Differentiating between a styled-component and a React component

It can be irritating not knowing at first glance, if your component is a dumb style component or a React component. The only way to see it is to track down its origins. Some don’t mind but others do.

When we write vanilla CSS or something like CSS modules, we use JSX which looks like raw html tags and to style it we use the property className. This clearly helps us to see the difference between a dumb component and a React component:

<div className="App-header">

Here it’s clear that <Title> is a React component, otherwise it would be:

<p className="title">{title}</p>

Here’s an example of where we don’t see the difference:

const ListItem = ({ title }) => (

###…Is <Title> a styled-component?

const Title = styled.p`
  color: white;

###…or is it a React component?

import React from "react"

const Title = ({ children }) => {
  return <p>{children}</p>

export default Title

###we don’t know. ###I’ll talk about 2 ways to improve this

1. If you separate styles and logic

If you’ve chosen to keep all your styles in another file (like I talked about in Point #1 - article 2 of this series), you can do this little trick.

You create some styled-components in your style.js file.

export const Paragraph = styled.button`
  color: red;
  font-size: 14px;

export const Button = styled.button`
  color: black;
  font-size: 14px;

Then you could import all those styled components into your React component as such:

import * as Styled from "./styled.js"

Then in your React component you could name your button

<Styled.Paragraph> my paragraph </Styled.Paragraph>
<Styled.Button> my button </Styled.Button>

This is a pretty elegant way of prefixing your dumb styled components.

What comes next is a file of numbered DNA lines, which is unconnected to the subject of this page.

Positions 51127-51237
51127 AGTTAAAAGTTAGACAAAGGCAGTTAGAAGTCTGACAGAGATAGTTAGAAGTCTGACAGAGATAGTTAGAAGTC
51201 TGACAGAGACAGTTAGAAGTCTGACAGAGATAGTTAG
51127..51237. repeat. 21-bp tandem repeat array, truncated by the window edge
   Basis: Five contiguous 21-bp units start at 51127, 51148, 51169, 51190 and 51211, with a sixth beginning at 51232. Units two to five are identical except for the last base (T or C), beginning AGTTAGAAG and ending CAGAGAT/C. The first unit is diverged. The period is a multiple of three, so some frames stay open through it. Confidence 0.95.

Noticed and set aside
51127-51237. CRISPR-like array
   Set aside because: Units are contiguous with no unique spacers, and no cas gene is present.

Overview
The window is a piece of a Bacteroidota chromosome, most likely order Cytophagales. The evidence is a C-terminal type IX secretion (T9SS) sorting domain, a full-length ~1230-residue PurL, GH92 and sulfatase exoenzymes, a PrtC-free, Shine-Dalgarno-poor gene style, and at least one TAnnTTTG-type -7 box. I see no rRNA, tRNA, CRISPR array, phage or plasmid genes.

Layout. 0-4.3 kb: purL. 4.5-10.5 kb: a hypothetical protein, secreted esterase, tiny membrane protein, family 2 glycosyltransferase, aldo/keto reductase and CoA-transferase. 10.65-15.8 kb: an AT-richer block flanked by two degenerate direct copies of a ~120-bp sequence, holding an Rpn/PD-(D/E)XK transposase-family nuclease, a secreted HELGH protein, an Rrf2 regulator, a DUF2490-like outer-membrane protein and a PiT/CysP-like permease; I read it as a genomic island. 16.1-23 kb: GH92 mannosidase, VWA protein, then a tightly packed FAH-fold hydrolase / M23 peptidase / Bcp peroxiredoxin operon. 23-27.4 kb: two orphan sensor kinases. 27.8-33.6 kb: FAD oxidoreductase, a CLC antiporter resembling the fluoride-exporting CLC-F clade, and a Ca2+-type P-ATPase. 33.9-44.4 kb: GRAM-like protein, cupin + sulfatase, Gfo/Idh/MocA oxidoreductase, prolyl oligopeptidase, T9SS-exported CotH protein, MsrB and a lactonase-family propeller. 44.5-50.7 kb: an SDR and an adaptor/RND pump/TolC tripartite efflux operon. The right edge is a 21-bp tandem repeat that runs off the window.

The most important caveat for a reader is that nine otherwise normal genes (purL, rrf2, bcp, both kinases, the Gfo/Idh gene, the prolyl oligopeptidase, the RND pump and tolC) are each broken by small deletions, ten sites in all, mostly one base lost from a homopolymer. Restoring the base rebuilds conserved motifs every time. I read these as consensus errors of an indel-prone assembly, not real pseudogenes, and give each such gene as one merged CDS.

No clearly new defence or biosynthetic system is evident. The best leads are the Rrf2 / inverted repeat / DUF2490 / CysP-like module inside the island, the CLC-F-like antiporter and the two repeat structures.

2. Add prefixes, Styled-, S- or $-

Here we’re using some kind of Hungarian notation. If you’ve heard about it before, chances are that you’ve only heard negative things about it and that you shouldn’t use it. Yet can be useful when used correctly.

Styled -

When you define the styled component, you can add the prefix “Styled-” like <StyledButton/>, <StyledList /> etc. Like here. In this Github example the prefixing is however not being used for the same purposes. Here the prefixing only serves the purpose of preventing naming collision, so that the styled components won’t bear same name as the React components - which is also a pretty great side effect of what we’re doing here.

Another way to avoid name collision with the React component itself is to name the outermost element <Container> which is not very descriptive. But if you prefix your styled-components, there’s no need to do that.

$ -

“Styled-” could become rather dull prefix to type out every time you need a styled-component, as it’s pretty long. Instead of that, you could use the dollar sign as a prefix

const $Button = styled.button``

and you could do the same for the props the SC can take, so

<$Button $color="green">My button</$button>

S -

If you’re using Typescript and you use prefixes you could use S- for styled components, I- for interfaces, etc.

So now with some simple prefixing we can make our styled-components more legible which will save us some time guessing which components are pure React components and which are not!

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